|Location(s):||GREENVILLE, South Carolina|
|Tag(s):||Greenville, SC, Yancey, Earle, Murder, Mansion Hotel, Crittenden|
|Course:||“History of Urban and Suburban U.S. (2014),” Furman University|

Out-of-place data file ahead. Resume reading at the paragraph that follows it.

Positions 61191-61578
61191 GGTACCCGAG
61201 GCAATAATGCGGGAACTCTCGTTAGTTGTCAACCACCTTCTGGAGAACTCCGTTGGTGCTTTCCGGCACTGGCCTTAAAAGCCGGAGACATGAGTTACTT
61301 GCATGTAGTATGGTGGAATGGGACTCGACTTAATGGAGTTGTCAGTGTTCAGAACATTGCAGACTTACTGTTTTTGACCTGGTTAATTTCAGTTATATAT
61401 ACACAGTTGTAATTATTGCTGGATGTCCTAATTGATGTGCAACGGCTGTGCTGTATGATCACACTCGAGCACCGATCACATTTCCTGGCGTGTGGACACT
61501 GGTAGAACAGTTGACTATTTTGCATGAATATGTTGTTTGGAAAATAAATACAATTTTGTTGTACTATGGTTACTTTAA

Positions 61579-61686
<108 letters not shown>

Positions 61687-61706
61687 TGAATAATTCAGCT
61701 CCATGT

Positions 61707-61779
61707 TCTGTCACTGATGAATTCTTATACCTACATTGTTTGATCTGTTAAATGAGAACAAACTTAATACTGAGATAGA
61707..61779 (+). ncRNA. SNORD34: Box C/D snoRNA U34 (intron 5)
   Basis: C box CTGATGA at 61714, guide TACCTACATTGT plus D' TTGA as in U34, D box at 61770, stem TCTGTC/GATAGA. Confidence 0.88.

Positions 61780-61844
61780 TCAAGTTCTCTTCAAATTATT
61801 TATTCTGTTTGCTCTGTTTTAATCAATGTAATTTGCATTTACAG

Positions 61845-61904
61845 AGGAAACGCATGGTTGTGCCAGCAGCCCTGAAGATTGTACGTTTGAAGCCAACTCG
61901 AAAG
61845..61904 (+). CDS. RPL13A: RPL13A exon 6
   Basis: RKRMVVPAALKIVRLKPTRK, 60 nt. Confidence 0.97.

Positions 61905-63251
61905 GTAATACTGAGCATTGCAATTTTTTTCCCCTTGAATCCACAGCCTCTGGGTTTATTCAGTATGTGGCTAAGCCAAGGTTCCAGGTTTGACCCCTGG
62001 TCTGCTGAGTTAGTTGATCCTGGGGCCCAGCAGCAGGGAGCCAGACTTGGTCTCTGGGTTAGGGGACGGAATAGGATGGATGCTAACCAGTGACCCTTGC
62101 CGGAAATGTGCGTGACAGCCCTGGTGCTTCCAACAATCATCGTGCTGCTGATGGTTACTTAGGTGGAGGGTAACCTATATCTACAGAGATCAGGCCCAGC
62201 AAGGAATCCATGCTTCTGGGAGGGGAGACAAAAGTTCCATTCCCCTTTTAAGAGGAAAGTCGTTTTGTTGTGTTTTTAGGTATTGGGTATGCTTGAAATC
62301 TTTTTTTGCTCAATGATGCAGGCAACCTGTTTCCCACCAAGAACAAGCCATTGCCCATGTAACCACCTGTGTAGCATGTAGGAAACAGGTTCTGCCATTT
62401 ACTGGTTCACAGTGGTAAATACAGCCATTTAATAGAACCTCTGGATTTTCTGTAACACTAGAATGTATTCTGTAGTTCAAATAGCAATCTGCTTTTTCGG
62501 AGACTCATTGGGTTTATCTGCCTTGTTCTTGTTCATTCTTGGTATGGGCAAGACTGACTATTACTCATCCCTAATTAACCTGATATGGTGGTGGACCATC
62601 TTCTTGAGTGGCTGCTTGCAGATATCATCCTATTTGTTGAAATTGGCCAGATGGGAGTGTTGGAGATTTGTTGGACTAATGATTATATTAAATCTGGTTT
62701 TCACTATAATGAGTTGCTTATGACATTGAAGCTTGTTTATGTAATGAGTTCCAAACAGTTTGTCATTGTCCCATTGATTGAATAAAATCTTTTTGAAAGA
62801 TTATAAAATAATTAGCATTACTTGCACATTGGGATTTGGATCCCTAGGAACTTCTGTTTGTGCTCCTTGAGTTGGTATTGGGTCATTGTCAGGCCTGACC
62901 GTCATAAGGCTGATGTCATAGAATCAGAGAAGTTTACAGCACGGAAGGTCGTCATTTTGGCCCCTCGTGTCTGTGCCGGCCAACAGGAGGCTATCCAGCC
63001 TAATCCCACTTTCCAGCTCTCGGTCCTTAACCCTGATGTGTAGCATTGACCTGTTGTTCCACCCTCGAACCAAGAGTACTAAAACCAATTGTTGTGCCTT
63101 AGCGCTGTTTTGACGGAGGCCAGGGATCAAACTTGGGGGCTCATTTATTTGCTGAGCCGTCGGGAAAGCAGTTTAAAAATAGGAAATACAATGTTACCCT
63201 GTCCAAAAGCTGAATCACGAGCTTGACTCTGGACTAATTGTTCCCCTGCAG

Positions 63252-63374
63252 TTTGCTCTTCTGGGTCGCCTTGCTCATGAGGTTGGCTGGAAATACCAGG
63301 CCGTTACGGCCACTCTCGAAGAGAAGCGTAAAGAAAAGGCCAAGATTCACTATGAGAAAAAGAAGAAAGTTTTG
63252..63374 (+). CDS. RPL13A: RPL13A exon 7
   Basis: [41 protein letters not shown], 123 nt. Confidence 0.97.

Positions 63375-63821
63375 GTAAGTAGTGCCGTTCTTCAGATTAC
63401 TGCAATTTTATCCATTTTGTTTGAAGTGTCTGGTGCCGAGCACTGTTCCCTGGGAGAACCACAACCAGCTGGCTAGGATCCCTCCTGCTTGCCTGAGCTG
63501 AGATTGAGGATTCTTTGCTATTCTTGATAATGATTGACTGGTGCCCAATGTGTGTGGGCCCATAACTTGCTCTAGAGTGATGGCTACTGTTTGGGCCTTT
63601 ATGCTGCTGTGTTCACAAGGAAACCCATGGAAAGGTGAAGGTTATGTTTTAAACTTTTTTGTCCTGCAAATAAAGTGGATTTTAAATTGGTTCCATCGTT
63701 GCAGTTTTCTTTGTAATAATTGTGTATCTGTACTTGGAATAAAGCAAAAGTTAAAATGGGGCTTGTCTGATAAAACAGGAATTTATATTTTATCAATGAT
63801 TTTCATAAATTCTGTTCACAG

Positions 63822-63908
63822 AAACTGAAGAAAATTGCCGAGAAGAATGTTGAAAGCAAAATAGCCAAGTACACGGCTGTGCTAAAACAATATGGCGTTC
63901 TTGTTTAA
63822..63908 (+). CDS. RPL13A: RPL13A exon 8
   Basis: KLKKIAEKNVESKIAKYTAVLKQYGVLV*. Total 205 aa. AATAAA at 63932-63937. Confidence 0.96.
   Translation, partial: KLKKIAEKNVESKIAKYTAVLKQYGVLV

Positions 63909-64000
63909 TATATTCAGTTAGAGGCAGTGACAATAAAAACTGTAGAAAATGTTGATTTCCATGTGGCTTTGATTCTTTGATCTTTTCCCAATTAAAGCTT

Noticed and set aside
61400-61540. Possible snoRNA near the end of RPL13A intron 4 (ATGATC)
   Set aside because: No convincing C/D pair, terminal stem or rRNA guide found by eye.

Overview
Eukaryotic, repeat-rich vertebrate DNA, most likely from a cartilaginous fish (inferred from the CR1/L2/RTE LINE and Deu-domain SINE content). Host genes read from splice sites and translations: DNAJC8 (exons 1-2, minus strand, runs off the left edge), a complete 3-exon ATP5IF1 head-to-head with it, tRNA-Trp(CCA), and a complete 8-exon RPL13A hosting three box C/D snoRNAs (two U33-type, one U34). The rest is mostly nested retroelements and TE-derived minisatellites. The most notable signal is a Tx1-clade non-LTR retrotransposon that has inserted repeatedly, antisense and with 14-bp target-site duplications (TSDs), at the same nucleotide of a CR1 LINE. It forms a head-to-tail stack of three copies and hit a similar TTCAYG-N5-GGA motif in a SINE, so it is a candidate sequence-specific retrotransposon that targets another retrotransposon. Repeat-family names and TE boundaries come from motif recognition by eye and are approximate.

Writer of the Greenville Century Book S.S. Crittenden has personal ties to that fateful day in November 1838, when newspaper editor William Lowndes Yancey shot his wife’s uncle, Dr. Robinson Earle in the heart of the downtown area. The murder was conducted because Earle had called Yancey ‘a damned liar,’ and Yancey felt that he needed to defend his honor against Earle’s accusations. This remarkable murder of one notable on another in fact took place on or right in front of the porch of Dr. John Crittenden’s store in Greenville, South Carolina. S.S. Crittenden was Dr. John Crittenden’s son, and born and raised in Greenville. He was still a young boy of eleven years old during the murder of Dr. Earle, as Crittenden’s year of birth is 1829. Dr. Crittenden’s store was located on the corner in front of The Mansion House hotel on South Main Street. Crittenden does describe the location of his father’s store on South Main in such a way that, even though he does not specifically mention the murder, it helps to map the 1838 murder scene. The only time when Crittenden wrote of Yancey in his Century Book, is when he mentions the names of previous editors of the Greenville Mountaineer, which suggests that he knows of Yancey, and that the murder was not detrimental to his reputation. More evidence for this is the fact that Yancey’s time in jail did not stop him from contributing articles to the Greenville Mountaineer and he was pardoned after only a few months. Later on in life, Yancey even made it to Congress. This is quite interesting, as the Earle family is a very well-known and influential family in the Greenville area, and Yancey and Earle were in fact family by marriage. While Crittenden’s book features a lot of information about the city of Greenville and life in the late 19th century and early 20th century, he may have intentionally chosen not to focus on crimes in the area, as the book has a romantic undertone and seems to have been written to commemorate the city, rather than critically analyze it. However, the fact that Helsey included the murder of Dr. Earle in her book Hidden History of Greenville County tells us something about its virtually non-existent notoriety.